Sound Off: Skyline Forest

Paul Dewey, Executive Director of Central Oregon LandWatch / Sketch by Paul Harris


The Skyline Forest is a 33,000-acre tree farm west of Bend that was once owned by timber company Crown Pacific. In 2003, Crown Pacific filed for bankruptcy, and its assets went to its creditors. Ownership of Skyline Forest fell to Fidelity National Financial of Jacksonville, Florida and its subsidiary, Fidelity National Timber Resources. The dissolution of Crown Pacific and its use as timber lands led to a struggle with many stakeholders. The plot’s owner, Fidelity, seeks legislation that would change Skyline Forest’s land use to accommodate residential units. Nonprofit Central Oregon LandWatch fought to restrict the use of the land and the number of residential units. In May 2009, Oregon legislators asked Fidelity, Central Oregon LandWatch and the Deschutes Land Trust to negotiate a deal that would create incentives for the landowner to limit the footprint of their development. Those negotiations ended in HB 2228, which the Legislature passed in June of that year. That bill allowed Fidelity National Timber Resources to build 282 dwellings on a small portion of the forest if it agreed to sell the remaining acreage to Deschutes Land Trust. Citing insufficient time to research the economics that drove the original bill, Fidelity, after the bill’s passage, sought to change the terms of it with more residential units. Today, the situation remains at an impasse.

Paul Dewey

Executive Director
Central Oregon

For more than ten years Central Oregon LandWatch has fought efforts by developers to build homes on private timberland known as the Skyline Forest, nestled between Bend, Sisters and the Three Sisters mountains. Fundamental to Oregon’s land-use system is the concept that houses should not be scattered across the landscape, especially in our forests and other natural areas.

Now, we have the owner, Fidelity National Financial, seeking to substantially alter the legal framework that has helped make Oregon the most livable place in the nation. Even worse, this Florida corporation is breaking an agreement it made before the Oregon Legislature just two years ago.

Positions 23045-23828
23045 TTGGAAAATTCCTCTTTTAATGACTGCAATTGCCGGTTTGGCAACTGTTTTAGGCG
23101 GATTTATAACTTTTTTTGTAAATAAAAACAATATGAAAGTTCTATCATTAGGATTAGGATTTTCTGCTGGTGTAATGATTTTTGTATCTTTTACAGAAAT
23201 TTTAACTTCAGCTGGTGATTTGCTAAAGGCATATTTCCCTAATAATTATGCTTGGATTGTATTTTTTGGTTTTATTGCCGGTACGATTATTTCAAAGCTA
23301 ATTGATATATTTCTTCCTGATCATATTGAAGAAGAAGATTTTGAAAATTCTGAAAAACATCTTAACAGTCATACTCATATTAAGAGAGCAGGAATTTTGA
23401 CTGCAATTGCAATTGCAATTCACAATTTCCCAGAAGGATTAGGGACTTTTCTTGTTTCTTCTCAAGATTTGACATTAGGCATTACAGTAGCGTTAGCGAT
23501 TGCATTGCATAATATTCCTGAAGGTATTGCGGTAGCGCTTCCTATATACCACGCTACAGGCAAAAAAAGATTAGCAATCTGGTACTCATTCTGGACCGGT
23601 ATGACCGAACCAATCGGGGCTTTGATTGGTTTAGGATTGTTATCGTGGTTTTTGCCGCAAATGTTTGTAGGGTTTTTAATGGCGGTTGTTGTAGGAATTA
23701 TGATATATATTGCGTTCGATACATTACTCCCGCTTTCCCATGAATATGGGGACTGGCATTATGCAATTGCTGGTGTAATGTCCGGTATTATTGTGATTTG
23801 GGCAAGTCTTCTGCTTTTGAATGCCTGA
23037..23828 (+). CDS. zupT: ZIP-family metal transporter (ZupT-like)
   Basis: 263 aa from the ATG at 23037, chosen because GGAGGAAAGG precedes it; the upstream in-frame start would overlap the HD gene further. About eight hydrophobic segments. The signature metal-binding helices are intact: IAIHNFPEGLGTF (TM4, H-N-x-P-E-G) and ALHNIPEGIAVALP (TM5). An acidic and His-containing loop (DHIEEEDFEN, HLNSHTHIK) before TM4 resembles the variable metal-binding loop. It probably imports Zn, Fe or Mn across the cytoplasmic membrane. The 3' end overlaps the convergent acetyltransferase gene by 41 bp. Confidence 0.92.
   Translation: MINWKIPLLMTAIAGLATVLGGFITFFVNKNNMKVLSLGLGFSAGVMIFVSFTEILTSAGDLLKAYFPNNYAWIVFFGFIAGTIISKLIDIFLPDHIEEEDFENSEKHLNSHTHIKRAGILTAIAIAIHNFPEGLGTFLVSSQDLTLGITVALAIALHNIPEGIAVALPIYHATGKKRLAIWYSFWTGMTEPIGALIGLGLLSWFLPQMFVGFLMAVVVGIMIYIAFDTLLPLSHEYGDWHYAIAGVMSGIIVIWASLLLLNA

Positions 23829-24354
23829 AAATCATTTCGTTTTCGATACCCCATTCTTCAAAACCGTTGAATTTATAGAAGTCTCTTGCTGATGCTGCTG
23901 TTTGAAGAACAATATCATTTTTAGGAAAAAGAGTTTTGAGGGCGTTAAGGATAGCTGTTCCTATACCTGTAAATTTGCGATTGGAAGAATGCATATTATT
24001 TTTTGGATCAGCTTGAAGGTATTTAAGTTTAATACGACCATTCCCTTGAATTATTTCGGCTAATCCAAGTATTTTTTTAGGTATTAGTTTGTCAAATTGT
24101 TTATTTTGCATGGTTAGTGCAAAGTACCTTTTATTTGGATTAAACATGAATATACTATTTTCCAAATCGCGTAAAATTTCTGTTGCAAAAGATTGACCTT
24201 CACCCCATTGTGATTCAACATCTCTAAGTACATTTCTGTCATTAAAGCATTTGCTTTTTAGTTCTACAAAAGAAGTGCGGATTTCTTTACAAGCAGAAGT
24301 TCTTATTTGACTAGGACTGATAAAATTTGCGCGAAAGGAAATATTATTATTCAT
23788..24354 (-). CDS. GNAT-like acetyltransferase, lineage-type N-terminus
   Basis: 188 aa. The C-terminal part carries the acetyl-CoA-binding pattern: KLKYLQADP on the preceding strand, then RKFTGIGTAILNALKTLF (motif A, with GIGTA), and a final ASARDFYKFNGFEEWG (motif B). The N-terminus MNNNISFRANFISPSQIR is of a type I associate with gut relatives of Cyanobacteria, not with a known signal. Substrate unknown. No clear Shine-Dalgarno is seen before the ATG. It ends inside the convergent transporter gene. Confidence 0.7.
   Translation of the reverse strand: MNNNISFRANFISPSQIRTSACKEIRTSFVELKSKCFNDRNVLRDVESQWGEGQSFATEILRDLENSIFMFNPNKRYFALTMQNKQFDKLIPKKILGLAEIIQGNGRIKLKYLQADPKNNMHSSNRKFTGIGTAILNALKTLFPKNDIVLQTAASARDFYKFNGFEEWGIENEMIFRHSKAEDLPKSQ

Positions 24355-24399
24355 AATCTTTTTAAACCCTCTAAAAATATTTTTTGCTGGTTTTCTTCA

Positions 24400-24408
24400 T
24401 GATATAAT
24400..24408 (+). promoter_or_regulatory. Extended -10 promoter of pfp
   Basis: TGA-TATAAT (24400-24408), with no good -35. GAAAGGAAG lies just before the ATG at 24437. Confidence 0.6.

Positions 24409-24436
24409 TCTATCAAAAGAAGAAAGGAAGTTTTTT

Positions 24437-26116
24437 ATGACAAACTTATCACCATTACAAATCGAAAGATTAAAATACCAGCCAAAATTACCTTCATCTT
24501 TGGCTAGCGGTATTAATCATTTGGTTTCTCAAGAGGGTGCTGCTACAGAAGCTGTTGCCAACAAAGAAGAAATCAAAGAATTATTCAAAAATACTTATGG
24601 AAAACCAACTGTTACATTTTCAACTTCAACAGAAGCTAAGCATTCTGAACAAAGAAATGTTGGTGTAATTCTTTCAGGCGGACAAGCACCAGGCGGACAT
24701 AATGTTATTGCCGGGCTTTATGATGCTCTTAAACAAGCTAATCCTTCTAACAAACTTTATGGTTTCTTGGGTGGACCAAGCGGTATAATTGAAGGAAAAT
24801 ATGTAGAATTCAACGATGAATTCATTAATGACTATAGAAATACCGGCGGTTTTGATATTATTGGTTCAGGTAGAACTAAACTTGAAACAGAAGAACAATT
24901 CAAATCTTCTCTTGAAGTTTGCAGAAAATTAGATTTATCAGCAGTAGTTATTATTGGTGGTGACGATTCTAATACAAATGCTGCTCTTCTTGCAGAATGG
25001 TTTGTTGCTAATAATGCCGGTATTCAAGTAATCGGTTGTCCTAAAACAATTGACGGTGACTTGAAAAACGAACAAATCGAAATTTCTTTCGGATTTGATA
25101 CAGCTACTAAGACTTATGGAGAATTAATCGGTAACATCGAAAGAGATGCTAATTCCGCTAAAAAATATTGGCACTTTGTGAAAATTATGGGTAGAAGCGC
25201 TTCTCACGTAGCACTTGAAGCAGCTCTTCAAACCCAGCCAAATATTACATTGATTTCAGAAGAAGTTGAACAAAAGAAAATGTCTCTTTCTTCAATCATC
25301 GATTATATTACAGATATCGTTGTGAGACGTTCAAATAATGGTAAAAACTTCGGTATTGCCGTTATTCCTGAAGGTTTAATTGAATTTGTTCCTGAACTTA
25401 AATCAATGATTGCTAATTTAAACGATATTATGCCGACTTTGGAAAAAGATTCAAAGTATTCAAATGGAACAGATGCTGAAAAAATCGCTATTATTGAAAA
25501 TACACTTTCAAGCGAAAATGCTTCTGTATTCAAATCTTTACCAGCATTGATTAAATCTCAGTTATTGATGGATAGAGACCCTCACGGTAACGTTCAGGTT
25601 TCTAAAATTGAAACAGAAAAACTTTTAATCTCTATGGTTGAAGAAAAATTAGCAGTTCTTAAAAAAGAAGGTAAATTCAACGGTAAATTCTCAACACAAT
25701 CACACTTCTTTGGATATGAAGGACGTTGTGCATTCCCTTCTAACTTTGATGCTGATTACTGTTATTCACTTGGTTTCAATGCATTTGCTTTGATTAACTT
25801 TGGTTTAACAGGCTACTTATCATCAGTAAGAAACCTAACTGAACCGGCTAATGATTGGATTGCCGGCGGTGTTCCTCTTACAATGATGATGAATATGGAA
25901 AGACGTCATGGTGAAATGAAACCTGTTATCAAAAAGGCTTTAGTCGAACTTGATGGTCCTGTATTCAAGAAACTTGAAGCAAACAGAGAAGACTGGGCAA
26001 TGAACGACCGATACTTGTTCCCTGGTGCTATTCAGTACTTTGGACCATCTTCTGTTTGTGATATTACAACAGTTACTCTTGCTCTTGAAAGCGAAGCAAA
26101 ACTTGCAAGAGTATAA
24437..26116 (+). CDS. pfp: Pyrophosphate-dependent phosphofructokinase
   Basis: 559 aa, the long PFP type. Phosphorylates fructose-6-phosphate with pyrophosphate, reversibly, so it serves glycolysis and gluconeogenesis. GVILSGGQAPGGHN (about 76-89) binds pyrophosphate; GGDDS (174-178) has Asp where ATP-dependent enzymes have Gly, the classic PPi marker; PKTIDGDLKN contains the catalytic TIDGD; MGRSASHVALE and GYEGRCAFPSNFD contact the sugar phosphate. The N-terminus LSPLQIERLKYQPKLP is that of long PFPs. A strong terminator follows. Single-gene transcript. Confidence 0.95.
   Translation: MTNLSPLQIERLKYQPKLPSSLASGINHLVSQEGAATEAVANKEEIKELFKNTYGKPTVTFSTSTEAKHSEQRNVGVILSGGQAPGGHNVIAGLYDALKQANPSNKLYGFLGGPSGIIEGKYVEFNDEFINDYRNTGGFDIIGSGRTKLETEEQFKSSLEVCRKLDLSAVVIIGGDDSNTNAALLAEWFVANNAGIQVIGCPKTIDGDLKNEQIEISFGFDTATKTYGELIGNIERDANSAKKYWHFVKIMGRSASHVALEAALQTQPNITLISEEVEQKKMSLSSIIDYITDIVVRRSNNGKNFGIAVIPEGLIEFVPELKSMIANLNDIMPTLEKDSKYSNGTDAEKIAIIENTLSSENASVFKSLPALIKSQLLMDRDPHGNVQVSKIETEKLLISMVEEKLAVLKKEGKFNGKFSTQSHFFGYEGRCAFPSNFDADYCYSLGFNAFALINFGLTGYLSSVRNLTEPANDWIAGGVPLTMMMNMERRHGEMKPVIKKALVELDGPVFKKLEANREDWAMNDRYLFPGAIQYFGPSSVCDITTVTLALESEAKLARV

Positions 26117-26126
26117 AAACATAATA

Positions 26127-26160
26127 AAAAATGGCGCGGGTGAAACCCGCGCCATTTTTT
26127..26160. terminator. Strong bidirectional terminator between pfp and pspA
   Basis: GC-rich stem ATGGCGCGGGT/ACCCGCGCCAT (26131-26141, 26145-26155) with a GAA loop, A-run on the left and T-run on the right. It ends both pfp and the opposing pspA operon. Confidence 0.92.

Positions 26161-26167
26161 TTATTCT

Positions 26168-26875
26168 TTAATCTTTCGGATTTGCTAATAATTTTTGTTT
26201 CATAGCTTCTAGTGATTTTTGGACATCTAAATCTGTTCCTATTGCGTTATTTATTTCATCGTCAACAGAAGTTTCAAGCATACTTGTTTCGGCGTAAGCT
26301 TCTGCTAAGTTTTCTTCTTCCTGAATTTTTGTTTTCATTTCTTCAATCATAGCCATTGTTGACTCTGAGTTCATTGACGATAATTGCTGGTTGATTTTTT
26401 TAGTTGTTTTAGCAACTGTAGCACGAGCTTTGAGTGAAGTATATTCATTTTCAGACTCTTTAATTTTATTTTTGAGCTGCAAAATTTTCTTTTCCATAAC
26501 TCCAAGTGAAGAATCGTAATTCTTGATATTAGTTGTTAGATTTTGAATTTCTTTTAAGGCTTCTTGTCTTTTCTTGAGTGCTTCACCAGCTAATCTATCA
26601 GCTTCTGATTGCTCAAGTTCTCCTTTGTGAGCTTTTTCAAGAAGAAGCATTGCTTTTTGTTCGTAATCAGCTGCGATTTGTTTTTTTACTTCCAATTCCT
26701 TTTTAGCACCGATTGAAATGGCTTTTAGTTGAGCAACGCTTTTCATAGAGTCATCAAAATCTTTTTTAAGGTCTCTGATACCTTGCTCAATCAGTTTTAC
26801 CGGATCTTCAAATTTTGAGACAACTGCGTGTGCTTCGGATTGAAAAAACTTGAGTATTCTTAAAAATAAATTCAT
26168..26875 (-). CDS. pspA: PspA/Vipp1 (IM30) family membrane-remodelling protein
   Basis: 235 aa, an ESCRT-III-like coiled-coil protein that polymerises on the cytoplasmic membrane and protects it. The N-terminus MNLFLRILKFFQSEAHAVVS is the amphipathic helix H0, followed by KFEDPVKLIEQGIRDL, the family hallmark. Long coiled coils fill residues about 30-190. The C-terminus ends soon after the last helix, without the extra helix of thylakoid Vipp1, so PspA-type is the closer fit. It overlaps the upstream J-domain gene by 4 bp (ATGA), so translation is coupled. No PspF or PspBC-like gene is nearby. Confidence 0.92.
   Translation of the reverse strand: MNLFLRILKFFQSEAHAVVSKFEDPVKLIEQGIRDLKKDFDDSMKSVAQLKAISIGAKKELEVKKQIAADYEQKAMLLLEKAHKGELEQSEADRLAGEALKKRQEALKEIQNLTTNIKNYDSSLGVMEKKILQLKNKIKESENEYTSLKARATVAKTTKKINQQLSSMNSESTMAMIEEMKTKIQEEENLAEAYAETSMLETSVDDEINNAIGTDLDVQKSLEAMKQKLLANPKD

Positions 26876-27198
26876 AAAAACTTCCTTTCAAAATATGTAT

In 2007, the 33,000 acre Skyline Forest was identified by the Oregon Legislature as a potential community forest. In 2009, various interested parties, including both Fidelity and LandWatch, engaged in intensive negotiations to craft legislation to govern the Skyline Forest. Finally, a deal was struck. Fidelity would be allowed to build up to 282 houses (far more than would otherwise be permitted) in a 3,000-acre corner of the land. In exchange, Fidelity would sell the remaining 30,000 acres to the Deschutes Basin Land Trust, where the land would remain undeveloped and would serve the interests of the local communities.

Fidelity now wants to triple the number of houses it can build, to around 800 dwellings. This intensive development would harm critical wildlife habitat in the Tumalo deer winter range. It would dramatically increase the difficulty in providing community services, such as fire protection in this high fire risk area, deep in our forest. And it represents a fundamental breach of the agreement the parties reached in good faith just two years ago. The Oregon Legislature should summarily reject Fidelity’s new overreaching proposal, and the parties should focus on efforts to implement the existing Skyline Forest legislation to preserve this important area.

Greg Lane

Fidelity National
Timber Resources

People working together has made Oregon a leader in preserving forestland. The key is to find innovative solutions—alternatives that move away from us vs. them, to a win-win vision. That approach is critical to the success of the Skyline Community Forest.

Before we bought the 33,000 acres, it was being divided and sold piecemeal for development. We ended that practice and agreed to work with the Deschutes Land Trust and the State to preserve 30,000 acres as a Community Forest. In return, we would transfer our development rights to a 1,200-acre sustainable development area. That approach is part of our larger strategy of finding economically viable ways of conserving forestland. For example, we have a track record of successfully partnering with The Conservation Fund and the State to provide the land for the Gilchrist State Forest.

In 2009, a variation of the Skyline Forest proposal was added to a bill without our input. Without supporting economic data, the bill arbitrarily established a formula allowing 282 homes within the 1,200 acres. In case the formula was wrong, we negotiated a provision to make the proposal optional rather than mandatory.

Since then, economic studies have shown the real costs. The number of homes needed to make the project work is closer to 750. Therefore, we propose to revise the legislation to allow more homes on smaller lots. Our revisions will actually reduce the size of the development to 1,000 acres. The other 30,000-plus acres will become the community forest.

Skyline Community Forest can be a win-win. With the revised unit count, it will allow enough homes to make the project work economically and will preserve more forestland forever.

In contrast, a bill that doesn’t work for both sides will only lead to forest fragmentation. We’re committed to meeting both environmental and economic concerns by making Skyline Community Forest a reality.

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